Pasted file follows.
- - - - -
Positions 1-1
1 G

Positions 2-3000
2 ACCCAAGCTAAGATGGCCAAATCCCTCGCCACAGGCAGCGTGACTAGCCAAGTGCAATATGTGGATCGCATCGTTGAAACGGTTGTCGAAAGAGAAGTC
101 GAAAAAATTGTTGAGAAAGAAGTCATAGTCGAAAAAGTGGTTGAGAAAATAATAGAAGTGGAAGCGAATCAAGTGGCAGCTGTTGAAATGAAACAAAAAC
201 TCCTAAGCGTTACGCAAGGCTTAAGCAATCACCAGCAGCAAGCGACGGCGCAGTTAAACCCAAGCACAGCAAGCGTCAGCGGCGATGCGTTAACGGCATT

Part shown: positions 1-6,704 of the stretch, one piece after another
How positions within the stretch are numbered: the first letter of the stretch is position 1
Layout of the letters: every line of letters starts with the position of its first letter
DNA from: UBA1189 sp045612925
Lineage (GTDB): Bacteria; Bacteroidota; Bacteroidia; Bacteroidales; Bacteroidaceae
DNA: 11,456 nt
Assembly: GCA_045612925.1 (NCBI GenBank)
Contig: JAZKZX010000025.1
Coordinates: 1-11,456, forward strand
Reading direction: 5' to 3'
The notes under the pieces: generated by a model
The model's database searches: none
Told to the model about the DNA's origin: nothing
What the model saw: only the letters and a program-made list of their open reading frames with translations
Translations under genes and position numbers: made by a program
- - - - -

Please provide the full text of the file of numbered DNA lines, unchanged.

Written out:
Positions 1-1
1 G

Positions 2-3000
2 ACCCAAGCTAAGATGGCCAAATCCCTCGCCACAGGCAGCGTGACTAGCCAAGTGCAATATGTGGATCGCATCGTTGAAACGGTTGTCGAAAGAGAAGTC
101 GAAAAAATTGTTGAGAAAGAAGTCATAGTCGAAAAAGTGGTTGAGAAAATAATAGAAGTGGAAGCGAATCAAGTGGCAGCTGTTGAAATGAAACAAAAAC
201 TCCTAAGCGTTACGCAAGGCTTAAGCAATCACCAGCAGCAAGCGACGGCGCAGTTAAACCCAAGCACAGCAAGCGTCAGCGGCGATGCGTTAACGGCATT

Part shown: positions 1-6,704 of the stretch, one piece after another
How positions within the stretch are numbered: the first letter of the stretch is position 1
Layout of the letters: every line of letters starts with the position of its first letter
DNA from: UBA1189 sp045612925
Lineage (GTDB): Bacteria; Bacteroidota; Bacteroidia; Bacteroidales; Bacteroidaceae
DNA: 11,456 nt
Assembly: GCA_045612925.1 (NCBI GenBank)
Contig: JAZKZX010000025.1
Coordinates: 1-11,456, forward strand
Reading direction: 5' to 3'
The notes under the pieces: generated by a model
The model's database searches: none
Told to the model about the DNA's origin: nothing
What the model saw: only the letters and a program-made list of their open reading frames with translations
Translations under genes and position numbers: made by a program